But the right-wing don't give a rat's ass about discrimination, or art, or research. And so, they will never create a Lord of the Rings, an almost ready-made local film and TV industry. That came out of a well-funded, left-wing arts sector and an individual determined to produce his art in New Zealand, an individual with principles, in short, at least to begin with.
The right-wing have very little knowledge and so very little cred in the creative sector because about all they are up to is cutting funding to the sector, while funding big, already money-making ventures, as Lord of the Rings became. But the left-wing got it started, there's a big difference in those roles played by the political right and left.
The left-wing chiefly increase arts and research funding, and the right-wing decrease it.
Similarly, the right-wing rarely initiate or formulate anti-discrimination legislation, including the right to same-sex marriage. The right-wing can pass anti-discrimination legislation and take credit for it, once they can see the mood of the public has turned in favour of this reform. But they never initiate or substantially bring about anti-discrimination reform on the principle of the thing.
The right-wing doesn't have principles. Self-reliance, which is a shallow, second-tier principle, is their only ''principle'' and that is invariably based on bogus assumptions about position, privilege and opportunity, namely the assumption that you make your own luck (position, privilege and opportunity), when in truth, society makes most of our ''luck'', or at least influences it strongly.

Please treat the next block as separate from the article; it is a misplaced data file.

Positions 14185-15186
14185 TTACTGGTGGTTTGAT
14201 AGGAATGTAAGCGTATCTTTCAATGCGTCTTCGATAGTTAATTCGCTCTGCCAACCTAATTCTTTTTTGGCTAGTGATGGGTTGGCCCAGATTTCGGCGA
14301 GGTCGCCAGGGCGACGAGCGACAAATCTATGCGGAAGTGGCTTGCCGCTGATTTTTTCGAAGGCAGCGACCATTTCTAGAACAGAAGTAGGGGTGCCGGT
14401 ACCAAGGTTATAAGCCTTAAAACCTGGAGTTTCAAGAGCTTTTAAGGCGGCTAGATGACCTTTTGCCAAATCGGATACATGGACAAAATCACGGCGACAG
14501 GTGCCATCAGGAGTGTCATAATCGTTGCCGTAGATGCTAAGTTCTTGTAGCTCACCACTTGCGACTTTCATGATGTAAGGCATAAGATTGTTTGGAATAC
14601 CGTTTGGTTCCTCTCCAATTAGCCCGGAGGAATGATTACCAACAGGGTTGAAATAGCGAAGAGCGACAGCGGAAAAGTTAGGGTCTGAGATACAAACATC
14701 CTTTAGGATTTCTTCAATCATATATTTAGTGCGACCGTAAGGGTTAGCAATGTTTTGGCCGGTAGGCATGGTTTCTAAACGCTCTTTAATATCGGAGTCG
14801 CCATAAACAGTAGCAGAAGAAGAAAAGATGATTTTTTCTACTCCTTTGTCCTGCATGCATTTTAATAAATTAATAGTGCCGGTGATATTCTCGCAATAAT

If you went to a good school and are successful, then you have that school to thank in some part, as all good parents know. And this is a gratitude that the majority of Australians don't currently have the privilege of feeling, for the right-wing continue to cut funding to public schools and exacerbate the inequality between the already school-advantaged and those struggling to get a toe in the door of even basic privileges, like to a quality primary and high school education, and the privilege to afford to take your child to the doctor when he or she is really sick.
Richer rich people, what the right-wing, so called ''Liberals'', want, cannot possibly justify making even basic healthcare less available to the upper and lower middle-income and the poor people; indeed everyone other than the extremely rich.
NZ PM John Key, himself a member of this top 1% elite, has credit-claimed for same-sex marriage legislation in NZ. But it was far from his idea. That credit goes to a female Labour MP, Louisa Wall, who wrote and introduced the legislation into parliament.
In fact, a conservative male MP had tried earlier to reformulate the Marriage Act to specifically spell out that marriage must be between ''one man and one woman,'' the man always listed first, naturally. Labour MPs, apart from one (so 49 in total), voted against that reform proposal (2008) and it did not succeed. The conservatives right-wing MPs were less united in their opposition.
I could go on.
Instead, i will say simply that your endorsement here of the conservative, anti-equality, anti-education, pro-discrimination party on your front page, the day before the election, is tantamount to putting your hands up and saying: I am no longer a serious newspaper and news outlet. I am a tabloid -- at best.
This is not journalism; this is a disgrace to the inherently honourable profession of journalism. I am going to recommend to my mother that she discontinue her subscription after fifty-five years.